More Impact for the Future of Food

With a passion like ours in a country like ours, there's no end to the impact we can make…both by providing more food and by empowering more people! For Dave Thomson, our Group Economic Development Executive, food and people go hand in hand – and as one of SA's leading food producers, we have an opportunity and a responsibility to do more.

ONE chatted to Dave to find out how we can sustainably empower communities across the value chain, and in so doing, sustain our own business into the future.  

Firstly, what is your background in the business and how did it position you for what you're doing now?

I joined the business in 2008 to run a rehabilitation project in Nkomazi for small-scale growers (SSGs) who had got into difficulties on their farms and were no longer able to supply cane to our mills. On the basis of our success in this space, we were awarded R100 million by government in 2012 to rehabilitate other small-scale growers and failed land reform projects in the area. It became a part of our DNA to mentor community growers and land reform beneficiaries in the sugar business, which we've had great success in doing. Partnership and collaboration are at the heart of our approach, and there's great potential for a similar strategy to broaden ownership elsewhere in our value chain. That's part of what I am looking at in my current role.

What do you mean by empowering communities, and why is it necessary?

To secure the future of our business (that is, people buying the food we produce, and us being able to produce it), we have to look at securing the communities that contribute to our value chain. This means having a positive economic impact on the communities involved in the food system, right from growing the raw materials (in our case sugar and chicken) to their being consumed by people. Obviously we do so directly by providing jobs, but we also do so indirectly – such as by partnering with government to help implement development policy, or looking at ways for communities to gain a greater share of the value we create.

How has a partnership approach helped drive empowerment of small-scale cane growers, to take one example?   

SSGs farm on communal land and share a lot of resources, so there have to be proper rules governing the way things work, otherwise things fall apart. When I first joined the business, there was a breakdown in relationships and governance amongst the SSGs in Nkomazi – so we had to first work on the 'rules of the game' before looking at technical issues like irrigation rehabilitation and crop production.  To do that, we had to drive and improve relationships with the grower communities and we opted to use an external social partner to facilitate this process. Interestingly, the farmers themselves chose Lima Rural Development Foundation, and Lima helped change the type of conversation that was happening between us and the community. The focus shifted to how we can work together to achieve a common goal: more cane, which means more money to growers. In due course we formed two joint-venture services companies with the SSGs: Akwandze Agricultural Finance and TSGRO. Assisted by the financial and agricultural support services these two companies provide, our Nkomazi SSGs were able to sell R295 million worth of cane to our Malalane and Komati mills in 2017, representing nearly 16% of our total cane supply.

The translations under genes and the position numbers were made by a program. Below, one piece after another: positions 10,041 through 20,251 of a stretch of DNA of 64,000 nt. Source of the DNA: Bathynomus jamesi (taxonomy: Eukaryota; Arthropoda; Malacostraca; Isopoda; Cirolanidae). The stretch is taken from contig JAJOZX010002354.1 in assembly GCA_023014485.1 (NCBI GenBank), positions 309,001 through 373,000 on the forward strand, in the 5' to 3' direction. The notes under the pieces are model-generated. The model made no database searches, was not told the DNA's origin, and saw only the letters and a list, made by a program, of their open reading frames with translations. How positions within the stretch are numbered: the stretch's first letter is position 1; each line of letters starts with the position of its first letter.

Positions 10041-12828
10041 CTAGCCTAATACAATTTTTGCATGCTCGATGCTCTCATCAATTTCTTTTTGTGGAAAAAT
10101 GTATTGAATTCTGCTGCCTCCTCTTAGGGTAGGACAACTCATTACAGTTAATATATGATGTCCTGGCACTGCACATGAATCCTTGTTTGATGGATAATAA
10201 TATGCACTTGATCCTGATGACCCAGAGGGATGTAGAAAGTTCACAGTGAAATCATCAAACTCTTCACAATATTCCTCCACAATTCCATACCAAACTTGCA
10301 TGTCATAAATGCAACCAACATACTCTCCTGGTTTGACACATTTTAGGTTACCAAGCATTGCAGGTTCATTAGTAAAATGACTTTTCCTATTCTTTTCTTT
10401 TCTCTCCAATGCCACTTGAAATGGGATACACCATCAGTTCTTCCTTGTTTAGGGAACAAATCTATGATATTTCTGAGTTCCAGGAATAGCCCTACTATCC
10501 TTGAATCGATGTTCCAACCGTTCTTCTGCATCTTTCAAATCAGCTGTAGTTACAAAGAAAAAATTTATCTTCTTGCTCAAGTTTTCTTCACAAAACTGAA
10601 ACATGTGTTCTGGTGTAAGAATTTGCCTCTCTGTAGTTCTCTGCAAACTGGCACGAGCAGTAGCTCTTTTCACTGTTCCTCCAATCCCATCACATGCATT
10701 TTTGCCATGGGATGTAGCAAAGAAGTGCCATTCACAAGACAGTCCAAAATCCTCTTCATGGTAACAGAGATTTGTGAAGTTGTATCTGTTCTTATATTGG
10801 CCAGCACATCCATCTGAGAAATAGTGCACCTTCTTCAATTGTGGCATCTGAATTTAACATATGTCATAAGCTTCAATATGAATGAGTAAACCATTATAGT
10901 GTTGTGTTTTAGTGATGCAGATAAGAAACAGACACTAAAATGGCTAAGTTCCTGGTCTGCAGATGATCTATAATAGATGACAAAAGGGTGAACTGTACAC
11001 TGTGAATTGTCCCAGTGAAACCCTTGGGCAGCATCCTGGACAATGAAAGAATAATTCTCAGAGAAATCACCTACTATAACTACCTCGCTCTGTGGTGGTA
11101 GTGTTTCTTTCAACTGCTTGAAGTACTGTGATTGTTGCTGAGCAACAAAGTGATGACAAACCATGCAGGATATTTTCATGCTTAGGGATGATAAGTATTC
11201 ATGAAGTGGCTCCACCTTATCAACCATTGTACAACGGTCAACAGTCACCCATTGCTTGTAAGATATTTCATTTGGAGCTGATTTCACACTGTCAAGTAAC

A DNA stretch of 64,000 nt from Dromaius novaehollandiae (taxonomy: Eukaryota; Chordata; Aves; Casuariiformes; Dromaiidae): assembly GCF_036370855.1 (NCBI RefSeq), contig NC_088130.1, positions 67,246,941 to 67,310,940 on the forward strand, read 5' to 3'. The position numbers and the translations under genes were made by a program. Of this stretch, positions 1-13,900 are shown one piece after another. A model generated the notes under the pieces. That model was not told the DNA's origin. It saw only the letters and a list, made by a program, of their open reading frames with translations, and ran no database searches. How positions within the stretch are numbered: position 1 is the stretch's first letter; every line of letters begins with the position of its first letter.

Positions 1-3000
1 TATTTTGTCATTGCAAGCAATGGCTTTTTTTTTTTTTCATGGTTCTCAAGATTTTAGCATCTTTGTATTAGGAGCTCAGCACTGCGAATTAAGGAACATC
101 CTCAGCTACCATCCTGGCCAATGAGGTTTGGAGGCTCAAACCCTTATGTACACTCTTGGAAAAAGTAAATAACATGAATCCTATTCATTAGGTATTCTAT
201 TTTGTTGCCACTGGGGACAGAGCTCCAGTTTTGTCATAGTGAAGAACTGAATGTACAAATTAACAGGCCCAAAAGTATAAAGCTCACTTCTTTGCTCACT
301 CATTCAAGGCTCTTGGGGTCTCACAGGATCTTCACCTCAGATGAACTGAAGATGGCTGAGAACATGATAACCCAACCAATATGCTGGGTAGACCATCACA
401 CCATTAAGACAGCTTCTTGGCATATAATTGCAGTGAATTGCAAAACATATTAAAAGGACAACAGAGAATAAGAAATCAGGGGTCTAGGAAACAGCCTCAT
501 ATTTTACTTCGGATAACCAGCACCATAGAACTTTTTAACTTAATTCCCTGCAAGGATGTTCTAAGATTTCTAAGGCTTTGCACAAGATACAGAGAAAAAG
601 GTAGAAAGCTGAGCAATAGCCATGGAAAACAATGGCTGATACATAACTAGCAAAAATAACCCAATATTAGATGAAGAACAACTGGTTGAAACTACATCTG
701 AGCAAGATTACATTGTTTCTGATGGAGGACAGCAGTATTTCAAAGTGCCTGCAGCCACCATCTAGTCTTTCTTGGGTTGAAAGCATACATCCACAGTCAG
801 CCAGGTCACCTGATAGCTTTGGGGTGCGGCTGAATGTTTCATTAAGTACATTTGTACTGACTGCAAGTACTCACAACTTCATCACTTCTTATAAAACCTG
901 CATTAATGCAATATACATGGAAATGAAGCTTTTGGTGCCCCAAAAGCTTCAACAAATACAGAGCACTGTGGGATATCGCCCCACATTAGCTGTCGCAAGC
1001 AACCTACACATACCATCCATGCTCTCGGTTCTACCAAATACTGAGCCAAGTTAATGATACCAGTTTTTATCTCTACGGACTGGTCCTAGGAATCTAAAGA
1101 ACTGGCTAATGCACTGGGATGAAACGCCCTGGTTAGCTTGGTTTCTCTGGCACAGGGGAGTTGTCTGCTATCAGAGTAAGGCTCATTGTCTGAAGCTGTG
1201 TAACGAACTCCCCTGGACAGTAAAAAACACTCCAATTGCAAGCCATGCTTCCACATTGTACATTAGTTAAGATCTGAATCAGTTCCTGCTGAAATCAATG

What is the potential for partnerships like this in other areas of the business?

Using a similar partnership-based philosophy, we are starting to explore a number of other areas where communities can play a greater role in the value chain. Partnering and networking with other stakeholders can also assist us on the food side as we look to strengthen the nutritional profile of our products and find relevant ways of meeting our consumers' needs.

What is the main challenge affecting our nation that we can help address as a business?

As a nation we have to find ways to feed more people with less resources. As a business, our task is to find ways of doing so by playing a responsible, meaningful role in the food system as a whole. It comes back to our Passion!

What drives you to do more in this space? 

Making a difference. I don't see what I do as just a job or a means to climb the corporate ladder. It's about doing the right thing, as an individual and as a company.

Favourite Our Way statement for the work you do?

More Brave. If you go down this road you have to take a leap of faith and stay the course. Driving long-term partnerships and relationships in the face of short-term socio-economic pressures is tough – but it's worth it in the end.